On March 30, 2020, Justice Bail of the Ontario Superior Court of Justice issued his reasons to support continuing a freezing (Mareva) injunction against two properties owned by would-be buyers of a home owner. This is an unusual application of a Mareva injunction.
The plaintiffs / moving parties were Leeroy Christian-Philip and Anusha Kanagasabai (collectively “Christian”). The defendants were Varathaajan Rajalingam and Kosalai Annalingam. On a motion without notice, Christian obtained an interim Mareva injunction restraining the Defendants from dissipating, transferring or encumbering their assets. On a motion with notice to continue the injunction, the Defendants asked that the Mareva injunction be dissolved.
On April 4, 2017, Christian the Defendants entered into an agreement of purchase and sale for a property in Pickering. The purchase price was $2.5M. The closing date was July 26, 2017. On July 24, 2017, the Defendants asked for an extension to close. Christian denied the request.
On January 22, 2018, the Defendants commenced an action against Christian. The Defendants alleged that Christian made misrepresentations to them that they relied upon when they signed the agreement of purchase and sale. On February 2, 2018, Christian sued the Defendants alleging breach of contract for their failure to pay the sale price on the closing date.
On January 27, 2020, Christian brought a motion for a Mareva (asset freeze) injunction against and without notice to the Defendants. The Court granted the order. The asset freeze order froze the bank accounts of the Defendants and was registered against the title to two properties owned by the defendant Rajalingam. The freeze order on the bank accounts caused automatic debits to be dishonoured and put into jeopardy the closing of a sale of a restaurant.
The three-part test
On February 6, 2020, Christian brought a motion to extend the injunction. The Court reduced the scope of the property that the freeze order applied to but otherwise continued it. The Court referred to the three-part test of (1) whether the plaintiff has a serious question to be tried, (2) whether the plaintiff will suffer irreparable harm if the injunction is not granted, and (3) the balance of convenience. The Court also referred to the additional factors relevant to an asset freezing injunction being (1) whether the plaintiff has a strong prima facie case, (2) whether the defendant has assets in the jurisdiction, and (3) whether there is a serious risk the defendant will dissipate assets or remove property from the jurisdiction before judgment.
The Court held that strength on one of the part of the test could compensate for weaknesses in the evidence to support other parts of the test – and that a holistic approach should be taken when considering whether an asset freezing order is appropriate.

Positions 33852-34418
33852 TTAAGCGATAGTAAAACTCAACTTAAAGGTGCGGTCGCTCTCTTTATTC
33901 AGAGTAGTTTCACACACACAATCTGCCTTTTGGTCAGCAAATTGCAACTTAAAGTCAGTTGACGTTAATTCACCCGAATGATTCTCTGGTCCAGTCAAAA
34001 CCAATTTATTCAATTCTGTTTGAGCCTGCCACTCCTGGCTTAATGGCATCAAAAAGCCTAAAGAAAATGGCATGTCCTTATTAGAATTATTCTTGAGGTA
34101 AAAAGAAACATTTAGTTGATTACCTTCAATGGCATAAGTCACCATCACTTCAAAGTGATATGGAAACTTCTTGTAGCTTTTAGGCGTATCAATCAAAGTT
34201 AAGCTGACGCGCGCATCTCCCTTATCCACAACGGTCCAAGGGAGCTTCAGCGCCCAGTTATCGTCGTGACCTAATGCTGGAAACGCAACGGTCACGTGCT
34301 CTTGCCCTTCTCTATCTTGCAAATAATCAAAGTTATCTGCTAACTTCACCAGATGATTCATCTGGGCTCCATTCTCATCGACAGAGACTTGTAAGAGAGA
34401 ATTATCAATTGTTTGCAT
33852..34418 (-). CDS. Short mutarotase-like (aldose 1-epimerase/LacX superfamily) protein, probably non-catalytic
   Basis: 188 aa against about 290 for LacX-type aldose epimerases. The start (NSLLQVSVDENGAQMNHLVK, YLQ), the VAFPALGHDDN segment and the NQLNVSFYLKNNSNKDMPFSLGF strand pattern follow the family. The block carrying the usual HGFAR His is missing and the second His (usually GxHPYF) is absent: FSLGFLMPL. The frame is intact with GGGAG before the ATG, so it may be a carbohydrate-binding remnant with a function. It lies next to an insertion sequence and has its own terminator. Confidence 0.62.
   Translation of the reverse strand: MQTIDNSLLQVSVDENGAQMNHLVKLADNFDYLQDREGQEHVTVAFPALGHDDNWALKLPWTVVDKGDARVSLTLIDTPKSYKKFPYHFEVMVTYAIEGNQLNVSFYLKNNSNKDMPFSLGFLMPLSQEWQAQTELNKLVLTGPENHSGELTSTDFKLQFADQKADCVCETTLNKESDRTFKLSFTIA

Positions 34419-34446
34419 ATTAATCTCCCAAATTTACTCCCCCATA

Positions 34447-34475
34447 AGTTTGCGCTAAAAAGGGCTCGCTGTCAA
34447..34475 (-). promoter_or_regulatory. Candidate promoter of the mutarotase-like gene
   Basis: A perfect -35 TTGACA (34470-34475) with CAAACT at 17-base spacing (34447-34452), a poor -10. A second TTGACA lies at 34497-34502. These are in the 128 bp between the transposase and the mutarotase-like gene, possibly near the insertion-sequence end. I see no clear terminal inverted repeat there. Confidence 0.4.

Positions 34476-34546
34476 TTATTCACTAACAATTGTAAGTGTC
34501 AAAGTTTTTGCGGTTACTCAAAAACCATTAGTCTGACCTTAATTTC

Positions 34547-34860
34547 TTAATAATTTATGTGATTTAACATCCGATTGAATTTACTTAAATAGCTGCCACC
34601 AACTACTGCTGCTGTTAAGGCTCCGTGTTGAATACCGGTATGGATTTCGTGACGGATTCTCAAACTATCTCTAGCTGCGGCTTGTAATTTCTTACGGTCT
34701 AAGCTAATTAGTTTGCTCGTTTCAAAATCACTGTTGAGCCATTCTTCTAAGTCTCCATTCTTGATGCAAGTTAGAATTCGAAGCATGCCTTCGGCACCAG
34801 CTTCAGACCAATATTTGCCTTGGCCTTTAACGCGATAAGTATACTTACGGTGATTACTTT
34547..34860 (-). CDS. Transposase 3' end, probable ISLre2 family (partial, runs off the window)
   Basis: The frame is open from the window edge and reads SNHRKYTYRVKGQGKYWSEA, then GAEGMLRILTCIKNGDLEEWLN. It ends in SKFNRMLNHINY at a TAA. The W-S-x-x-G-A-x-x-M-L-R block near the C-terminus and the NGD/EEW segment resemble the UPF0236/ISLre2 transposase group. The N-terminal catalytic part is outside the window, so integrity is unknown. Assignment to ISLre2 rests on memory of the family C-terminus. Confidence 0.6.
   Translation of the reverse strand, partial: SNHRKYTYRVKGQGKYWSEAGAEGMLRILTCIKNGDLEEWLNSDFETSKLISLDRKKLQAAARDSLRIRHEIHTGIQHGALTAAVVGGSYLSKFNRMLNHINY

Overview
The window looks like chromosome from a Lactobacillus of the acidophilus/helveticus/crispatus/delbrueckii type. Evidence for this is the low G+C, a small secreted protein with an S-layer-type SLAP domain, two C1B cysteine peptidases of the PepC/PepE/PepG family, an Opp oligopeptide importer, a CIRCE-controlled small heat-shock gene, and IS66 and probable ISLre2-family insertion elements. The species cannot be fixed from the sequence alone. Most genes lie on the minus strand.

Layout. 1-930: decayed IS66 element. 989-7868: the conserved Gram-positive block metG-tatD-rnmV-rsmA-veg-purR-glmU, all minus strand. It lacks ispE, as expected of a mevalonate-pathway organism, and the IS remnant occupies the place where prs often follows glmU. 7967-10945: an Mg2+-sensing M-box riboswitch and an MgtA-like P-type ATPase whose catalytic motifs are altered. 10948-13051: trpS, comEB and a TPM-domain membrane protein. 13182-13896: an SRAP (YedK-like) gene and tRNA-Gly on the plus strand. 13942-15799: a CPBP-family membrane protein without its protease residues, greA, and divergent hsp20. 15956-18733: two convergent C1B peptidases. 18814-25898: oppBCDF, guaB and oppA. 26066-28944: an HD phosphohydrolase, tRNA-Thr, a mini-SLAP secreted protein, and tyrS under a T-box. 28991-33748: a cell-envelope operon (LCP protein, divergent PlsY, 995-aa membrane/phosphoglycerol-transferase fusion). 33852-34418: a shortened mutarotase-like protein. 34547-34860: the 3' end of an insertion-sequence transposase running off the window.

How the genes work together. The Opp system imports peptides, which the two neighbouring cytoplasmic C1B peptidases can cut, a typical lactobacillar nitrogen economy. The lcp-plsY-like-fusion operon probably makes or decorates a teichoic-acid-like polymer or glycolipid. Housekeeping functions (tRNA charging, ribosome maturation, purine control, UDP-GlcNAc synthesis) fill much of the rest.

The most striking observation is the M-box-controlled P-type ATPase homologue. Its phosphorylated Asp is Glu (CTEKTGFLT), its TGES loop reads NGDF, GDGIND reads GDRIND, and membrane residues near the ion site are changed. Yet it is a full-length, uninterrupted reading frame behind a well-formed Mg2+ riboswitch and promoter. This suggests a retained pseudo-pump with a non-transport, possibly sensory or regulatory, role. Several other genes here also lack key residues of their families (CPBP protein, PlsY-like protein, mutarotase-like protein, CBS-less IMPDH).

With respect to the strong prima facie case part of the test, it applied to Christian’s allegation of breach of contract. The Court held that the defendants’ allegations of misrepresentations were not credible because the contract contained an “entire agreement” clause and the alleged misrepresentations were merely negotiations before the contract was signed. In other words, Christian was not required to prove fraud – he was simply required to prove he had a strong case of breach of contract in order to obtain an asset freezing order as against the Defendants.
The location of assets
The location of assets in the jurisdiction was a simple matter. With respect to Christian proving that there was a risk of the defendants dissipating their assets before trial to avoid the consequences of a judgment, the Court held the test could be made through inferences drawn from the evidence presented (as opposed to direct evidence). So for example, evidence of prior fraudulent conduct was relevant that further fraudulent conduct would occur. In March 2010, Rajalingam was convicted of defrauding CIBC, RBC, TD and Sears Financial of a total of $13,041, and received a one-year conditional sentence. The Court held that these convictions were entered over ten years ago and therefore had no bearing on the decision.
Christian led evidence that the Defendants had sold four properties after they failed to close on Christian’s Pickering property, and they transferred a restaurant for nominal value. The Court held that in most circumstances this would not amount to sufficient evidence to support the risk of dissipation test, but in this case the Defendants did not deny that those transfers were conducted for the purpose of putting assets out of the reach of the plaintiffs. This factor, and that irreparable harm could be inferred by the fact that the Defendants would not have assets to recover from, were sufficient for the Court to find that Christian had proven what was required for a general asset freezing (Mareva) order.
The two assets the Defendants had at the time of the motion were their marital home and a rental property. The Court held that since they did not intend to sell these properties, a continuation of the Mareva injunction would not be an inconvenience for them. On this basis, Justice Bail ordered the continuation of the freeze order to trial.
The decision was reported as Christian-Philip v. Rajalingam, 2020 ONSC 1925, and is available here. Counsel for the plaintiff was Gerald Matlofsky. Counsel for the Defendants was Stephanie Turnham of Devry Smith Frank LLP.